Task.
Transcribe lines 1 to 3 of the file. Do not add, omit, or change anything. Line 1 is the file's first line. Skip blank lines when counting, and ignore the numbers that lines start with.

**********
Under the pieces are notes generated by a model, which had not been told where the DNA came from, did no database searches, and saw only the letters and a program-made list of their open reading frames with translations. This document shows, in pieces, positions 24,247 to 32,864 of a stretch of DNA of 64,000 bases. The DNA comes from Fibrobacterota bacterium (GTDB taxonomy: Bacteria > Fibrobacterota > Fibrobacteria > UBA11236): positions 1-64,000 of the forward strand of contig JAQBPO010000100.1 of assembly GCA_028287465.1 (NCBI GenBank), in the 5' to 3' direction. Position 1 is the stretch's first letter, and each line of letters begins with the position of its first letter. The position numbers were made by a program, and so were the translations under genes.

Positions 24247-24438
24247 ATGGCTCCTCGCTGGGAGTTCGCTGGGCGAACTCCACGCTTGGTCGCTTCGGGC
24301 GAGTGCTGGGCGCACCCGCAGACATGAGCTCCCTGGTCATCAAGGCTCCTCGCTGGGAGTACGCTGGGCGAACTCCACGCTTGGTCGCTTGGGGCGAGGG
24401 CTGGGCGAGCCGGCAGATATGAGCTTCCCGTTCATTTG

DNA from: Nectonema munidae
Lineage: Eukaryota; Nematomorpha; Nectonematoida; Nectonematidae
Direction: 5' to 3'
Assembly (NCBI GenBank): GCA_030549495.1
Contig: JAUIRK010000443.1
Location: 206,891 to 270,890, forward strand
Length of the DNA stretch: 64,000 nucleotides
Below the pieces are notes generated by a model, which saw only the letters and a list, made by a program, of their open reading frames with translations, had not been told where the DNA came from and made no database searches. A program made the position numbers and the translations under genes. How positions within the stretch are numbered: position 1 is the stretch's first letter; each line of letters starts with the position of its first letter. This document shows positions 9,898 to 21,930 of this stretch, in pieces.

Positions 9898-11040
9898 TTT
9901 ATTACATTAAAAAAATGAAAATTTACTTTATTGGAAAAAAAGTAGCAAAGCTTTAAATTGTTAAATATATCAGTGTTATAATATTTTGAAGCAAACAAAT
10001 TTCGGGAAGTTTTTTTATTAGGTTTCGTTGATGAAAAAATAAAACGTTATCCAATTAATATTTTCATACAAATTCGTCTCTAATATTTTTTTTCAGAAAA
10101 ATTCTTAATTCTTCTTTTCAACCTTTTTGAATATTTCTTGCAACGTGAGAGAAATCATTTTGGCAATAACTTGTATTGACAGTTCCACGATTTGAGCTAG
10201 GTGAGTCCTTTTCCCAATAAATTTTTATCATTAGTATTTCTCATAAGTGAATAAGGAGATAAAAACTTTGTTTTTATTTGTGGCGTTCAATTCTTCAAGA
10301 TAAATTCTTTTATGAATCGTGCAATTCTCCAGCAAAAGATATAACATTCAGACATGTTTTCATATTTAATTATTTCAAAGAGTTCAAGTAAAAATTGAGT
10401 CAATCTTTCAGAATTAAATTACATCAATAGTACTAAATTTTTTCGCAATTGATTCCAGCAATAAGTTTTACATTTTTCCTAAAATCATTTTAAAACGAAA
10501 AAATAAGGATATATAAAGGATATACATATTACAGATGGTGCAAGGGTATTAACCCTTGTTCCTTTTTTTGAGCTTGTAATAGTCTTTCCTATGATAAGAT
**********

Under the pieces are notes generated by a model, which had not been told where the DNA came from, did no database searches, and saw only the letters and a program-made list of their open reading frames with translations. This document shows, in pieces, positions 24,247 to 32,864 of a stretch of DNA of 64,000 bases. The DNA comes from Fibrobacterota bacterium (GTDB taxonomy: Bacteria > Fibrobacterota > Fibrobacteria > UBA11236): positions 1-64,000 of the forward strand of contig JAQBPO010000100.1 of assembly GCA_028287465.1 (NCBI GenBank), in the 5' to 3' direction. Position 1 is the stretch's first letter, and each line of letters begins with the position of its first letter. The position numbers were made by a program, and so were the translations under genes.

Positions 24247-24438
24247 ATGGCTCCTCGCTGGGAGTTCGCTGGGCGAACTCCACGCTTGGTCGCTTCGGGC